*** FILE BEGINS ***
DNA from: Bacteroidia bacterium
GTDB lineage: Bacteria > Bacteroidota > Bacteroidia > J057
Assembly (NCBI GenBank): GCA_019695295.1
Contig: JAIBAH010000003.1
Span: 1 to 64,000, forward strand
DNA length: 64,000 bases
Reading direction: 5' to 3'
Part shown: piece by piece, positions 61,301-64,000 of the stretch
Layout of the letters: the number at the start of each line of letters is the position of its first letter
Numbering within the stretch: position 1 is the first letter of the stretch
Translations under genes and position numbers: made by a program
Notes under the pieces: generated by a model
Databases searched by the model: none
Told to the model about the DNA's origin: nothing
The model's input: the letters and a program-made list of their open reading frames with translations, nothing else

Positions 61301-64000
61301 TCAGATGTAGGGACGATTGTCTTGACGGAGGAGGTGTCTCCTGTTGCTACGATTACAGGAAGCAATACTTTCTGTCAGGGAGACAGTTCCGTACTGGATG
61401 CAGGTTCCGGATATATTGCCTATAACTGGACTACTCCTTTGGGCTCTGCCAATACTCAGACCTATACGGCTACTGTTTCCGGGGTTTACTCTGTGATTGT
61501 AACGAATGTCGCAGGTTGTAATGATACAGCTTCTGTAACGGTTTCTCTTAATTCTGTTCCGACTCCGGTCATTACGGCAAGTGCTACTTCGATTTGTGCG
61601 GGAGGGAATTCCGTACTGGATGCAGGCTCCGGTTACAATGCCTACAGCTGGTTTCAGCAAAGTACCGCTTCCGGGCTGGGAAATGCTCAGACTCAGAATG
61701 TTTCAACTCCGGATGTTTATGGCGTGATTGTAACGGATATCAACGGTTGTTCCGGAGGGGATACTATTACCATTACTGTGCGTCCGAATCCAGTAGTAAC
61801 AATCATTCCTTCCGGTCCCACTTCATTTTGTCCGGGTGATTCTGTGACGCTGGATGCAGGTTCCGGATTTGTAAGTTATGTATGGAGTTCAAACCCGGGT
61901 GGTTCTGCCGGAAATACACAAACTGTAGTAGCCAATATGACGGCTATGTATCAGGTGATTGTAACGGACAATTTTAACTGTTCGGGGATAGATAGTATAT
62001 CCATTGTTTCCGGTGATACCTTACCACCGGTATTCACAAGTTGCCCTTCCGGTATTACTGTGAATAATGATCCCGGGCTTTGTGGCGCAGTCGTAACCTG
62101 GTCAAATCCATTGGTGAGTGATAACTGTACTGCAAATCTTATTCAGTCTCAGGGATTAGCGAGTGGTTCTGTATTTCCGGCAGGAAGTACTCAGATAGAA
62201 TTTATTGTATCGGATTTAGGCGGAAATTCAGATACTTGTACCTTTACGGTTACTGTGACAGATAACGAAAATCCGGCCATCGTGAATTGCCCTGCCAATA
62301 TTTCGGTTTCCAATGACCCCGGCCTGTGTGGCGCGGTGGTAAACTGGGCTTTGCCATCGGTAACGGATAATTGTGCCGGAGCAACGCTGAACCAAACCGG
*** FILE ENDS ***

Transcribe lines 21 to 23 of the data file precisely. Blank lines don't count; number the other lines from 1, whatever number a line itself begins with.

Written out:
61701 TTTCAACTCCGGATGTTTATGGCGTGATTGTAACGGATATCAACGGTTGTTCCGGAGGGGATACTATTACCATTACTGTGCGTCCGAATCCAGTAGTAAC
61801 AATCATTCCTTCCGGTCCCACTTCATTTTGTCCGGGTGATTCTGTGACGCTGGATGCAGGTTCCGGATTTGTAAGTTATGTATGGAGTTCAAACCCGGGT
61901 GGTTCTGCCGGAAATACACAAACTGTAGTAGCCAATATGACGGCTATGTATCAGGTGATTGTAACGGACAATTTTAACTGTTCGGGGATAGATAGTATAT